We publish under two tracts which include Native Sciences Research and Native Sciences Art. When submitting the work for publication the creator(s) need to identify which tract they wish to be published under. All manuscripts submitted to the Journal of Native Sciences (JNS) should address issues that greatly affect the lives of Native and Indigenous peoples. For example, you should suggest a strategy or method that will have an impact on policy, law, social justice, and/or marginalization. Authors should also be mindful of the needs of others, including the four legged, finned, that which grows, the feathered, water, air, and mother earth.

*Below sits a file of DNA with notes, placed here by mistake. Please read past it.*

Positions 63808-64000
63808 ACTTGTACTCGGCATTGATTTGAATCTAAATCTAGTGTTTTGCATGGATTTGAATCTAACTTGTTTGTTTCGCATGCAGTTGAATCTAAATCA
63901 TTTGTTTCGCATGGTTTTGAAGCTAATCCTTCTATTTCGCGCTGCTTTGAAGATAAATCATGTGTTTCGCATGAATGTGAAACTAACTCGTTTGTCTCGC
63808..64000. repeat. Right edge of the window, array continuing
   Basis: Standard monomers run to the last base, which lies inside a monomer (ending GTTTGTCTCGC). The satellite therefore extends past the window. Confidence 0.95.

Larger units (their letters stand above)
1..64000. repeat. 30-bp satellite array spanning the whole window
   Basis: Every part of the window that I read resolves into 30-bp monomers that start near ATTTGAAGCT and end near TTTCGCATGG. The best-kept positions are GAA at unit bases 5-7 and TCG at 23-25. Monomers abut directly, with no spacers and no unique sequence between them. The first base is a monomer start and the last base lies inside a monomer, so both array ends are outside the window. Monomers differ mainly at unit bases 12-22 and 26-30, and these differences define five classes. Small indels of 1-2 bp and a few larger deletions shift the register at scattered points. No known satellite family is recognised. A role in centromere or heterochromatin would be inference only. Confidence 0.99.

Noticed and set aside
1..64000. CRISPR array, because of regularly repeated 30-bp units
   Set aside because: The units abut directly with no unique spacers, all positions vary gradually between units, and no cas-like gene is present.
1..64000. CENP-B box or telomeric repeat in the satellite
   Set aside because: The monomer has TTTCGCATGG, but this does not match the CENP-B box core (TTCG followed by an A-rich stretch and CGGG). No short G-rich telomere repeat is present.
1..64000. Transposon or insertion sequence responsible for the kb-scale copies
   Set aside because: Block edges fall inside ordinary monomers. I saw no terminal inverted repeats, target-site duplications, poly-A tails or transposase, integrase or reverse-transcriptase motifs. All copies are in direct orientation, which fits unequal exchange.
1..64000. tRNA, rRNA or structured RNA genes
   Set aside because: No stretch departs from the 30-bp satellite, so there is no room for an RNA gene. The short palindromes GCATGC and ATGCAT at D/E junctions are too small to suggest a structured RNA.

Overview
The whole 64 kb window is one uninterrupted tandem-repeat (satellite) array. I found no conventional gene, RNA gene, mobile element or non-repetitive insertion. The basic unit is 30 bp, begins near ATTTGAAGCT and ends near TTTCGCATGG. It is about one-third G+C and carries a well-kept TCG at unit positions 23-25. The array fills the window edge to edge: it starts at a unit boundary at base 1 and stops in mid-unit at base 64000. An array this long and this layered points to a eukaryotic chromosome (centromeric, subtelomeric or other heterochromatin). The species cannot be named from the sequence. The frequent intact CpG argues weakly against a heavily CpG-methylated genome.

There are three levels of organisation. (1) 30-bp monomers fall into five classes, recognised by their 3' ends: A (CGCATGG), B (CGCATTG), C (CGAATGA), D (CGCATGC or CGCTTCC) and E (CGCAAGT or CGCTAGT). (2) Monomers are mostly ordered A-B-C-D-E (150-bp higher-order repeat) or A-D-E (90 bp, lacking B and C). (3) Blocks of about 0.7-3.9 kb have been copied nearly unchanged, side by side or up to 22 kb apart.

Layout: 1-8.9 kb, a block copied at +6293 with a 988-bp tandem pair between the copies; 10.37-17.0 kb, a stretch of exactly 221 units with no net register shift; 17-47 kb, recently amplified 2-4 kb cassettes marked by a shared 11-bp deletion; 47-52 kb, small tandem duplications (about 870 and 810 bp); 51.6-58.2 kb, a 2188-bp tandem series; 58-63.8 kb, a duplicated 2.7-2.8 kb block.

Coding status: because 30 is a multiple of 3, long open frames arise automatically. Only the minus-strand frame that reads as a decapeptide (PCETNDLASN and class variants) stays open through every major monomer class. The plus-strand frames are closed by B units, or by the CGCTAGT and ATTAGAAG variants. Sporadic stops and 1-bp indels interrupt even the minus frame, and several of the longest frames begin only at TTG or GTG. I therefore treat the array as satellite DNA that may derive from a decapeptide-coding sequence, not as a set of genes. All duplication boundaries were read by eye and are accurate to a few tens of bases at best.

The Journal of Native Sciences does not charge for publication services. However, JNS does accepts monetary donations to support the operational costs of maintaining the online journal.
Submit your articles by email.
The copyright of all articles, works, etc. submitted to JNS for online publication will be held by the author(s). However, the author(s) grant JNS permission to distribute the work online for educational purposes. Please be aware that when graphics and art is published online copyright infringement can occur. Copyright owners can request to remove their work at anytime. By submission for publication, copyright owners agree to not hold JNS responsible for copyright infringement that may occur by a third party.
Native Sciences Research